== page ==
Thanks to groups like the Oswego Renaissance Association, progress is already under way in Oswego, he said. There are others interested in working together on behalf of all residents, he added.

“It gives residents a reason to be optimistic,” he said. “All of the stars are aligning up at exactly the right time. And, that is why I sincerely believe that if we keep this momentum, better days are ahead.”

His will be an administration centered on the residents, he noted.

“It is for the benefit of our residents that we will work passionately and diligently with the utmost dedication so that we can deliver real results,” he said.

The two biggest influences in his life are his mother and father, he said. They come from extremely humble beginnings. They are “the two hardest working people” he knows, and are the essence of The American Dream.

“They have given every ounce of energy and effort that they have to ensure that my sister and I can accomplish anything that we put our hearts to. I cannot say how proud I am to have them as parents. I love you and thank you for all that you’ve done,” he said.

“I look forward to working with and for all of you today with our eyes focused on tomorrow,” the mayor said. “Thank you for the opportunity; I am privileged and honored. Thank you, have a happy new year, God bless America. And, now, let’s get to work.”


  1. So very happy for you Mayor Barlow. I know you have a overwhelming amount of issues/problems to fix, but Monday could you please take care of the raise in the water/sewer bills please.

    Take great care and good luck to you.

  2. I am always optimistic in the New Year, but with a new mayor there is also the belief that we may have a NEW Oswego, also. AS a business man yourself, it is also a hope of small business owners such as myself, that the City of Oswego will not derail our efforts to grow and function. We are part of tourism, one of the only new businesses in Oswego. When people come to the Fort, the museums, to sail, fish, for Harborfest, they also seek out small businesses to round out their visits.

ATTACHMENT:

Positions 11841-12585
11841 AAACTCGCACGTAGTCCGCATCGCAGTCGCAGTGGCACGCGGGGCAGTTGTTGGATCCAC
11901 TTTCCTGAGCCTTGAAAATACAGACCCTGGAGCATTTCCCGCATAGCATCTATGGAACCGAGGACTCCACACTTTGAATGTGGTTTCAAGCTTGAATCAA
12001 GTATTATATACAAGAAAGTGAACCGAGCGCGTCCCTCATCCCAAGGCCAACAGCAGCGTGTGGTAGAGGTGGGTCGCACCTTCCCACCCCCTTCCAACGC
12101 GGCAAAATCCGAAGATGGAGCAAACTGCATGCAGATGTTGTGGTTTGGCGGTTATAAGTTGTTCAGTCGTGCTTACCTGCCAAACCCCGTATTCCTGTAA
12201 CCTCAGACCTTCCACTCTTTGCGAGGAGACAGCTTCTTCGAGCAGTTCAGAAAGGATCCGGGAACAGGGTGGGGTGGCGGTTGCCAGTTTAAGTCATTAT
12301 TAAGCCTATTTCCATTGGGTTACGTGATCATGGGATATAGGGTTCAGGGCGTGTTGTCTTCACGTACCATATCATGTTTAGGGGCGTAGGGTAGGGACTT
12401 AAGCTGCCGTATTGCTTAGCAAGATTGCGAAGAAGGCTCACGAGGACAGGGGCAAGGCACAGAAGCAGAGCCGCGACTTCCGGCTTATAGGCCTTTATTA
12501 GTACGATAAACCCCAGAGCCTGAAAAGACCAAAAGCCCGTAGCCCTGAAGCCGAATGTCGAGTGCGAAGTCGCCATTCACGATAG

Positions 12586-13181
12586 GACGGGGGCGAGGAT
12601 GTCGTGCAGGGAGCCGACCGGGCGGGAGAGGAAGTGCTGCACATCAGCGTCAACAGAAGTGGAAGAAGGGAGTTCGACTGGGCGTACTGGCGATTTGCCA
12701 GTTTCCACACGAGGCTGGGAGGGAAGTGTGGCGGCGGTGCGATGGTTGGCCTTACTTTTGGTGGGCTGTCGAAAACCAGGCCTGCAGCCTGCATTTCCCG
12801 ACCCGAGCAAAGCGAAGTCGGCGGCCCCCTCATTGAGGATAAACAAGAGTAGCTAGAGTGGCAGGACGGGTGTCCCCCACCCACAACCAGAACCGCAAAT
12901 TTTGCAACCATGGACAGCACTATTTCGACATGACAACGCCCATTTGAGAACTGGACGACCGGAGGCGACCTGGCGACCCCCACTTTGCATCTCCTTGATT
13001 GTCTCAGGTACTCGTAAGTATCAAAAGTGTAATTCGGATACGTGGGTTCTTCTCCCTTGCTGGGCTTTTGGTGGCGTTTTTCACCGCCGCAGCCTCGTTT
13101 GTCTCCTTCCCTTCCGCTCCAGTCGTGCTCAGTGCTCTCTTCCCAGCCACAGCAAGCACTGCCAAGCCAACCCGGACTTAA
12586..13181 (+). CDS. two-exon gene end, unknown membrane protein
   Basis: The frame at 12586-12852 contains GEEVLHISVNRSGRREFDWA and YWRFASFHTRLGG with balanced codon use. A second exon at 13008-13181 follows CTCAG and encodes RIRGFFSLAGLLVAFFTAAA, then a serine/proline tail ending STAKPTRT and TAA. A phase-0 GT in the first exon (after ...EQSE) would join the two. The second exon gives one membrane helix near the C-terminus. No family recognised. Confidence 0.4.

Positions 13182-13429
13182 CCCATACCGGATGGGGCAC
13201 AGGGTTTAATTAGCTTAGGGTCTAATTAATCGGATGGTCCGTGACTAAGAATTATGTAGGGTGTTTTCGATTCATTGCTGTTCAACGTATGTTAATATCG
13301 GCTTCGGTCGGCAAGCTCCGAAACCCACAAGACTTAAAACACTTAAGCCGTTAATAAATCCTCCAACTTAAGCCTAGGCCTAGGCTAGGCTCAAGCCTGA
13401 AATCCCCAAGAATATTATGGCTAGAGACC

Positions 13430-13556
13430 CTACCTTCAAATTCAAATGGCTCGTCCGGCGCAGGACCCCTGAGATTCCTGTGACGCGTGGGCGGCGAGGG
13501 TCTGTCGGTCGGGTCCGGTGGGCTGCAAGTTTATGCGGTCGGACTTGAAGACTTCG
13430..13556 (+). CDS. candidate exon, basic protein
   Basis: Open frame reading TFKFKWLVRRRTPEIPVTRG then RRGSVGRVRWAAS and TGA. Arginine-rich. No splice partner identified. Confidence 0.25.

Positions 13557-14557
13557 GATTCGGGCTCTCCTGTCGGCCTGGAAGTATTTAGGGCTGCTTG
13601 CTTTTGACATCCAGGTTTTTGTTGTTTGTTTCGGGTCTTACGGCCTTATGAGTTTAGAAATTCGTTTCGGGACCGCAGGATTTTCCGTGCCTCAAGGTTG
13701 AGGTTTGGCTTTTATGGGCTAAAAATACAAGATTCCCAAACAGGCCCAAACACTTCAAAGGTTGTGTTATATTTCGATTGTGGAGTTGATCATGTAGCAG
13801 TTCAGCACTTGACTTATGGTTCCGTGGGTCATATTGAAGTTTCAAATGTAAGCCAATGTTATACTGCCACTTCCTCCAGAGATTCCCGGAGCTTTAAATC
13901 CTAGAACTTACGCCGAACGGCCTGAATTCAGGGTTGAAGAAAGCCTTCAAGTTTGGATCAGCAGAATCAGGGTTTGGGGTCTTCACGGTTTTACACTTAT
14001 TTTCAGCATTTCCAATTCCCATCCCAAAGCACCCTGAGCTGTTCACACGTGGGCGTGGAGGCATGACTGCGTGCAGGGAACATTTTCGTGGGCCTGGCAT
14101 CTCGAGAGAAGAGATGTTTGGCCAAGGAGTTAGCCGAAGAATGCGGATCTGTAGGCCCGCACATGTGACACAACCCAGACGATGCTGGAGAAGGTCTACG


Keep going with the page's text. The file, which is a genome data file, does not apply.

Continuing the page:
Recently, small businesses such as our used bookshop have been hit particularly hard by rising costs of doing business. When I did my business plan in 1999, I never imagined how much it would cost to own a building in Oswego, and try to make it here. My detailed business plan (a modest business effort, with modest financial goals and I suspect you understood with your own business), our bills were modest.

    Recent ‘reassessments’ of property values, continuing rise in water and sewer fees (which we hear are again rising this year),are transferred to the varied businesses WE DO business with…making difficult for many of us to survive in Oswego County (one of the highest taxed counties in the nation in the highest taxed state in the nation). Nowhere is it as hard to run a small business as it is in NYS!

    So, Mayor Barlow, please look out for us in the coming administration. Maybe no more reassessments of properties, so we might catch up on the thousand$ we lost these past four years…maybe we can learn to live with what we have in City Hall? Retirements are killing us…and causing us to do with fewer employees doing more duties as with the DPW, the Fire Department and Police force. SOMEONE needs to think outside the box…And we are ever hopeful with your youth and vigor that you can be the one to do so.